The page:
Tuesday 15 January 2019

My writing earnings!

A bunch of articles and statistics have been floating around recently on the subject of author earnings. Are they going up, going down? What are the mean, mode, and median? What's the variance, the kurtosis? All good questions.

Statistics is a murky area of mathematics though, and still largely a mystery to me despite the fact that my Ph.D was all about one small corner of it.

A mean salary is pretty meaningless when there's no obvious way to draw a circle around the population of interest. Where do "authors" stop being authors. If we include everyone who has ever self-published an ebook then their average annual salary might be a dollar because we would include a vast number of folk who put out one book five years ago which sold ten copies.

If we include only those who make their living as writers then of course the mean will be a reasonably healthy living wage ... by definition ... because we have only included people who make a living at it.

And the same problem exists if we confine ourselves to traditional publishing. When do you stop being an author? Mr X published a book in 2012, it earned well that year. But is he now in our data pool with his sales of 50 copies in 2018?

So, yeah, the data will say what you want it to. And the fact is that it is very difficult to make a living at this game. Better to do it because you love it, keep the day job, and if it ever starts making money ... hooray! You've won the lottery (but probably not the jackpot, just one of those prizes that are still stupidly unlikely but pay far less).

Anyway. This is how my earnings have fluctuated over the years.

There's no absolute scale, because that's just going to enrage someone, either from the "he's rubbing our noses in it" end of the spectrum or the "oh my God, I thought someone who sold that well should be a millionaire" end.

And here is the data on my advances and royalty payments, which you can read more detail on here.

Each year since 2013 my income has been a mix of advance payments guaranteed when I sign contracts, and royalties on books that have "earned out". Before 2013 it was just the advance on my first trilogy being paid out in stages.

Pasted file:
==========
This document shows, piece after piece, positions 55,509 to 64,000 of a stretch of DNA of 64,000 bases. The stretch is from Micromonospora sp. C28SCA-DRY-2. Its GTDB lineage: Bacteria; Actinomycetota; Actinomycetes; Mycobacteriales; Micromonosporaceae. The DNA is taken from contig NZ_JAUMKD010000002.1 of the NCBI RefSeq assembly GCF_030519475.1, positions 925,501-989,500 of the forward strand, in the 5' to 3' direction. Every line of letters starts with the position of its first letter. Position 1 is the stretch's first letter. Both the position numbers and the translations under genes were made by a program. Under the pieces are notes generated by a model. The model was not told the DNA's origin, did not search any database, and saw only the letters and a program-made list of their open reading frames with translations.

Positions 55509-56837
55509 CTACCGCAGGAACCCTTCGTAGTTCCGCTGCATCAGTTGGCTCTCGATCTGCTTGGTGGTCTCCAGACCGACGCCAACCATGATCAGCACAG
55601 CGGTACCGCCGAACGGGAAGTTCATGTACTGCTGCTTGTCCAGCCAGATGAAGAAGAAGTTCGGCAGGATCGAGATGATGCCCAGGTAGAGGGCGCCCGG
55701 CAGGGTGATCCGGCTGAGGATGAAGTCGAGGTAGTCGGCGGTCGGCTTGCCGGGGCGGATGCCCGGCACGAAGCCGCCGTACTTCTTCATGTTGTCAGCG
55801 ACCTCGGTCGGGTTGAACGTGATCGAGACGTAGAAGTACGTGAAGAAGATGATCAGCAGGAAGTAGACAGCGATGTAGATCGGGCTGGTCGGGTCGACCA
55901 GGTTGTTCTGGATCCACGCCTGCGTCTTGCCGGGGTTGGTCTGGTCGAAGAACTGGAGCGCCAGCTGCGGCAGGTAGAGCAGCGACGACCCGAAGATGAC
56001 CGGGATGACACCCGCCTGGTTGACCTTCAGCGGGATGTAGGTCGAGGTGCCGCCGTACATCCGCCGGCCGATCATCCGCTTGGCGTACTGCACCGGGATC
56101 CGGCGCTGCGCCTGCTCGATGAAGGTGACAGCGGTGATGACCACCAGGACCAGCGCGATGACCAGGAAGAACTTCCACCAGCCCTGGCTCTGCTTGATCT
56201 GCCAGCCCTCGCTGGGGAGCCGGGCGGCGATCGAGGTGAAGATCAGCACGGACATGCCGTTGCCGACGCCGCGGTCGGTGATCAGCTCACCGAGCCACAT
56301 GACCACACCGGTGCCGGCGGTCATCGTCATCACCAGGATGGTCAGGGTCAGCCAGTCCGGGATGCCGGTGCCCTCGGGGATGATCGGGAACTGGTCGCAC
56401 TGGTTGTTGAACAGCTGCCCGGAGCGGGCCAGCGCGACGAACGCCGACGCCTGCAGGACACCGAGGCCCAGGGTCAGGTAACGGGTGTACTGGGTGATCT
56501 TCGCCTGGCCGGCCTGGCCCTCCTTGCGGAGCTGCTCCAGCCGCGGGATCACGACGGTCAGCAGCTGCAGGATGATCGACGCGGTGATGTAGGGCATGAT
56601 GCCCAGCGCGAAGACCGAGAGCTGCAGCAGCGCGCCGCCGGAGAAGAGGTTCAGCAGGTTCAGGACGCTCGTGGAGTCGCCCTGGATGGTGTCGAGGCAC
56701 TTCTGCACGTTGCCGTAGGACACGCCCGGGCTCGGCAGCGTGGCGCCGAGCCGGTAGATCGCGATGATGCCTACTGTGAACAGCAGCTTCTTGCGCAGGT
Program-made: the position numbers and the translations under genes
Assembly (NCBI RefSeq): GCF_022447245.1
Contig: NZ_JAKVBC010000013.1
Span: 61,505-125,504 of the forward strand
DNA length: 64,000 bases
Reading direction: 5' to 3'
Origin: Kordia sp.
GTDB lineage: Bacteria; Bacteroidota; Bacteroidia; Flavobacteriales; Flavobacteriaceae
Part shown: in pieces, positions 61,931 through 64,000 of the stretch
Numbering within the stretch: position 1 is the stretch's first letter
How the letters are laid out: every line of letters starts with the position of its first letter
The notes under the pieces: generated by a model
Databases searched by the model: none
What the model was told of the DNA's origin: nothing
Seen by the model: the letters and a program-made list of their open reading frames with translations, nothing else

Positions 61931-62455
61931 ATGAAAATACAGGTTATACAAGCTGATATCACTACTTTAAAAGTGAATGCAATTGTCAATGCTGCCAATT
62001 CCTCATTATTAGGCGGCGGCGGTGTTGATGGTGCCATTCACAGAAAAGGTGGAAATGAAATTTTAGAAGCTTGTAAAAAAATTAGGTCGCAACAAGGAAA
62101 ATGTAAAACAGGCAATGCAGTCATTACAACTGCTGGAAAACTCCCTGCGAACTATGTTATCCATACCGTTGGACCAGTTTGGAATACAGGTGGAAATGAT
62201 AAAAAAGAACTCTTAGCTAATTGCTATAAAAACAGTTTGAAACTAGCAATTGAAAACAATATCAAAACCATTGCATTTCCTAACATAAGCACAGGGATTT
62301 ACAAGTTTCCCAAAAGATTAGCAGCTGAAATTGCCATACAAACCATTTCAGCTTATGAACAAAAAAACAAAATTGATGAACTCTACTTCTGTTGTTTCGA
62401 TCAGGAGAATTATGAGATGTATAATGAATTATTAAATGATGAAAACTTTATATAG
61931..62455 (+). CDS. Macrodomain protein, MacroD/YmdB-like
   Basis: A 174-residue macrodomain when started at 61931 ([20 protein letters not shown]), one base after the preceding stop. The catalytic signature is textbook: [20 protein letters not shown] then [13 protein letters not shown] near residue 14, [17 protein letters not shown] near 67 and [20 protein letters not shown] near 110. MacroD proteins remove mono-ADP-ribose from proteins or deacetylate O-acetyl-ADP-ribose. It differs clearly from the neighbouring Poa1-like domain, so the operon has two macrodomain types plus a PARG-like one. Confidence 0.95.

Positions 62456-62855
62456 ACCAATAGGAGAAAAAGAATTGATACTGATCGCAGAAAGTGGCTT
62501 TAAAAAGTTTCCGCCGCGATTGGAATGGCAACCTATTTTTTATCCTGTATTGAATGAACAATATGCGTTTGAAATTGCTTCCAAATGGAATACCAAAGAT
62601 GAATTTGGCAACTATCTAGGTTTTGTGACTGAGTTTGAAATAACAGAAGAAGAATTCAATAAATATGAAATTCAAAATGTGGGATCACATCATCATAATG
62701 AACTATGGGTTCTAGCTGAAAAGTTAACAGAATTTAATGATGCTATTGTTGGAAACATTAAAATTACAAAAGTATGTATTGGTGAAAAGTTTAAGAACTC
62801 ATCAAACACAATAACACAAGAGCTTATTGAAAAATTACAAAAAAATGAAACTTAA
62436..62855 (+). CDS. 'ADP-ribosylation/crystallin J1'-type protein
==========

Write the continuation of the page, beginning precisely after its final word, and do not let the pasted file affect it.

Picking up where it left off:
(black = advance, colour column = total earnings through royalties (when the colour column exceeds the black column I start getting money on top of my advance))

And that's all I've got!

I have four books out this year, which accounts for much of last year's record total. Next year it will likely be just the one, so things will settle down (boo, hiss!).

And when will I stop being an author? Maybe not until the day I die. But I am sure that my earnings will tail off at sooner or later, at which point I will need to survive on whatever has been squirrelled away in the good years and/or get a day job again.


  1. Thanks for sharing! Here is not so easy. Authors have to pay for everything even when working wit a publisher and after that, we sell books at a lost. The publisher keeps a percentage as well as the library, which in some cases can go up to 40%. Most prefer to self-publish but then they miss all the marketing and connections the publisher might have. It's truly a work of passion and love for the written word more than anything else.

  2. Appreciate your hard work, Mark. Your books are fantastic! Raising a beer to your continued success as a writer!